Here’s what I said last month: “…since there are now a zillion lawsuits surrounding the myriad questions of trans-rights, Title IX funding, privacy, the preemption of civil rights laws post-Romer, and the like, I’m not even sure exactly which…lawsuits I’m writing about. And nor do I care. It’s August!”
I quote myself only to make the point that, even as August dissolves into the mists of time, the complicated state of our legal affairs persists. Further, in view of our lackadaisical attitude last month, I think we are overdue for some serious analysis.
First, the passage of North Carolina’s anti-trans and anti-gay HB2, back in March, triggered a number of the “zillion” lawsuits. But before HB2 was even a gleam in the eye of Tarheel lawmakers, there was a related lawsuit that had been creeping through the federal court system since 2014. In this case, GG v Gloucester School District, Gavin Grimm, a transgender high school boy, was seeking the right to resume his use of the boy’s johns and locker rooms. Gavin had no problem until a parent complained and the Virginia school district announced a new policy to block him from the facilities.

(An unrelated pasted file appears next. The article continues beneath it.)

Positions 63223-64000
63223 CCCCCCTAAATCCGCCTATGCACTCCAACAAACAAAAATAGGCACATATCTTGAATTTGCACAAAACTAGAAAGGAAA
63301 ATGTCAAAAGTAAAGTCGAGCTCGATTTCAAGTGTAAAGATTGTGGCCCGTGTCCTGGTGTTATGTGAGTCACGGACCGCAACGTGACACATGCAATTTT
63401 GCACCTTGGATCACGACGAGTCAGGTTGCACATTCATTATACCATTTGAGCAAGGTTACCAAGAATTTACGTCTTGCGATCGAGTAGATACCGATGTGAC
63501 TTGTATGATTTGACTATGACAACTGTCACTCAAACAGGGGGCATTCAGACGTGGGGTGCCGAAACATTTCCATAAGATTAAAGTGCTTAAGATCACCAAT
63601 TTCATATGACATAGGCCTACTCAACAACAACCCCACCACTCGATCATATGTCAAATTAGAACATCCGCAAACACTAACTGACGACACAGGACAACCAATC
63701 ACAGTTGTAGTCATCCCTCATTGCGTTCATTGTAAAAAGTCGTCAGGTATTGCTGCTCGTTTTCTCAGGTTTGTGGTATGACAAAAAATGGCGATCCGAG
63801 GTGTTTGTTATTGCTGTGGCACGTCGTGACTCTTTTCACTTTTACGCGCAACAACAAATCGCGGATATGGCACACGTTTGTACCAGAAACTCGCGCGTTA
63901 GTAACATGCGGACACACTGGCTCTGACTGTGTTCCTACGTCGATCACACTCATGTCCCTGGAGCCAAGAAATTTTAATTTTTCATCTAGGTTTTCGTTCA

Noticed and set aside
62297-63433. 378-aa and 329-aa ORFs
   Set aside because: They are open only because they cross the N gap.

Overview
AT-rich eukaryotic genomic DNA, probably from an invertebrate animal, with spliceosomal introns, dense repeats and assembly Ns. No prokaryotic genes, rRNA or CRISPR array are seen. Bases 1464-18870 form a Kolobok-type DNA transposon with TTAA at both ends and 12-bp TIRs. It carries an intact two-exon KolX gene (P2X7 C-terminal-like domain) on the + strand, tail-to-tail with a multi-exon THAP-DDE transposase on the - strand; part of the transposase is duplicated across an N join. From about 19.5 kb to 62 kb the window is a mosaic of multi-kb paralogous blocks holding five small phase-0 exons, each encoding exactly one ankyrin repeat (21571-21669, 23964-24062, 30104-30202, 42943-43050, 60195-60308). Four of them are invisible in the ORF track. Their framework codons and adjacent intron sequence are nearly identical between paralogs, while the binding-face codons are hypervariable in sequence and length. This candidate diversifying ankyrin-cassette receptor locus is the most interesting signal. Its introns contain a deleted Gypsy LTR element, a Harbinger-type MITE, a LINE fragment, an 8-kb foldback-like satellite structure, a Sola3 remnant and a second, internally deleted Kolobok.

So Gavin sued— back in 2014— and his case was dismissed. He appealed to the U.S. Court of Appeals for the Fourth Circuit, which governs not only Virginia, but—by coincidence—North Carolina as well.
Last March as you recall, North Carolina’s HB2 was passed and signed in a single day, forcing all public institutions including public schools and state universities to block transgender men and women from their normal restrooms. A week or so later, in the Gavin Grimm case, the U.S. Court of Appeals for the Fourth Circuit ruled that this kind of policy violates federal law! Usually, when a controversial law is challenged in court it takes years to wind its way through the system. But here, even though Gavin Grimm’s case was not a direct challenge to HB2, the principles were similar and the North Carolina law was essentially doomed by the courts just days after passage! Yes, there are many more legal hoops to jump through, but thanks to the Fourth Circuit, their circumferences are massive.